THE EASTWOOD MILEGROUND SITE REARS ITS GROTESQUE HEAD AT MORGANTOWN CITY COUNCIL
The Monongalia County School Board President, Barbara Parsons, and Superintendent Frank Devono, and City Manager Terrence Moore offered nothing but bad ideas at the Morgantown City Council meeting last evening in regard to what should be done with the several hundred thousand dollars in B & O taxes that the city will collect from the contractors who would build Eastwood Elementary on the Mileground.
The idea of the city investing so much as a single dollar of the B & O taxes at or near the Mileground site is outrageous, but a full investment there is apparently what President Parsons and Superintendent Devono want. And possibly City Manager Terrence Moore too. Mon Schools and its negligent Mileground project should get nothing. It deserves nothing. Mon Schools should pay the full cost of its stupid and negligent fiasco that is Eastwood on the Mileground.
Furthermore, the city should not open itself up to civil and criminal liability lawsuits by contributing a dime that would facilitate school operations at that dangerous and unhealthy Mileground site. The city should continue to oppose such a site and school wholesale.
President Parsons made some ludicrous suggestions about the city using the B & O taxes it would collect from construction there to pay for “bike racks” for the school and to pay for “trees” evidently on school land – where else? Superintendent Devono suggested the city could pay for “trails behind the school,” thus on school land, or that the city could pay for “sewer upgrades” there. Mon Schools should pay for its own shit, and there is plenty of it, as it wanders utterly lost on its trails through the woods. Additionally, both Parsons and Devono suggested apparently that the city could pay for an access road from Eastwood to the Mileground, with Devono repeatedly referring to the private Tramore Lane in the vicinity as “Traverse Lane” or somesuch. That would essentially be a school drive. The city is not responsible for Tramore Lane, nor does that private lane need improvement for anything but school bus use, nor is that private lane even within the city limits. Mon Schools should pay for any improvements and use of that private lane that it needs, not the city. And Mon Schools should pay for its trees, and trails, and bike racks. And last rites should be administered in advance to any bike riders in the area.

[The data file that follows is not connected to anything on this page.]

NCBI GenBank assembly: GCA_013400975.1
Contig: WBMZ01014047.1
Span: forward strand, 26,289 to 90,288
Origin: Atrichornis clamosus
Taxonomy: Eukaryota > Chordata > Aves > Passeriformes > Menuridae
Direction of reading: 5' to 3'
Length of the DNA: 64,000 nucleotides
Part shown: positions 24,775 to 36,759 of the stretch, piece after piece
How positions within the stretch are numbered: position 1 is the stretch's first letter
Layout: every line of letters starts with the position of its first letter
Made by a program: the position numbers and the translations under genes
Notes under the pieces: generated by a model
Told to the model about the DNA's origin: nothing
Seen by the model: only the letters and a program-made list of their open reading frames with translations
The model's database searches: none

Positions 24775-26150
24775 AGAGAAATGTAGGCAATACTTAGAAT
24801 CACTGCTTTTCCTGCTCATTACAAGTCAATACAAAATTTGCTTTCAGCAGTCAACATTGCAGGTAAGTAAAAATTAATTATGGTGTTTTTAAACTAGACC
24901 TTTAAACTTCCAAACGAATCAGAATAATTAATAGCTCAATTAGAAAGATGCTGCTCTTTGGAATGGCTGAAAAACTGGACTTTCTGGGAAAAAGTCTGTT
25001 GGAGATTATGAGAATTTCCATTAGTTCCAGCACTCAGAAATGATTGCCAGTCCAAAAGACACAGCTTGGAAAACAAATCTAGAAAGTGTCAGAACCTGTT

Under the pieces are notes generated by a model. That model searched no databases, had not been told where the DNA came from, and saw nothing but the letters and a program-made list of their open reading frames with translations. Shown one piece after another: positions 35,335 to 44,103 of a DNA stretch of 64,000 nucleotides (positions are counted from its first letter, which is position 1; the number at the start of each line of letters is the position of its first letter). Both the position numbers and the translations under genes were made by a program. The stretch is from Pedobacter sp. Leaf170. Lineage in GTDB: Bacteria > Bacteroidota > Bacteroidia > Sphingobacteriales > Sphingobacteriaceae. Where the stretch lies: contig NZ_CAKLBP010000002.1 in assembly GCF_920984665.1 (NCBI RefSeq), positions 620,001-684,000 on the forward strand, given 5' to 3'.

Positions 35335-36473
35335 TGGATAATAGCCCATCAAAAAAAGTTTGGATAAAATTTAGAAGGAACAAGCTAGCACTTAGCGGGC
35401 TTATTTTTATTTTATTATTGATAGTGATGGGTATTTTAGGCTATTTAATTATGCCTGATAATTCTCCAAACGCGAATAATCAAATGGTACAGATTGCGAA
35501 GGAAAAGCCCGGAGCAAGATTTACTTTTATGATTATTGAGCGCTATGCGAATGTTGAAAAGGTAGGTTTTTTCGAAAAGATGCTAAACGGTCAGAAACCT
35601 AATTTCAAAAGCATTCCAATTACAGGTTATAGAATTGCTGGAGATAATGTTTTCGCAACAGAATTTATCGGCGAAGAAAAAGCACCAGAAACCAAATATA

Breaking from the ludicrous for a moment was Councilwoman Jenny Selin suggesting that some of the B & O taxes could be used by the city to increase safety on the roads around the school. This idea is well intentioned but foolish twice-over. First, the city apparently maintains no roads around the would-be school. The Eastwood Mileground site is surrounded by two arterial highways: WV 705 and US 119. These are apparently state-maintained roads. And nearby Tramore Lane is private. Second, the city inserting itself into the potentially lethal mess of attempting to make these inherently dangerous roads safe is not only not clearly within its jurisdiction but could open up the city to massive lawsuits in the event a student would be seriously injured or killed in the teeth of any city involvement on these state and federal highways. Mon Schools should bear full cost and responsibility for its own negligence in siting a school in that hazardous location over the formal and written objections of the Morgantown City Council and the broad public. Any assistance in this regard should come from the state, not the city. After all, state agencies collaborated in this horrible siting with Monongalia County Schools and the state is funding part of Eastwood construction with $8.6 million in state funds. Further, the Eastwood Mileground school site is only nominally within city limits and not much effectively or functionally so. To the contrary.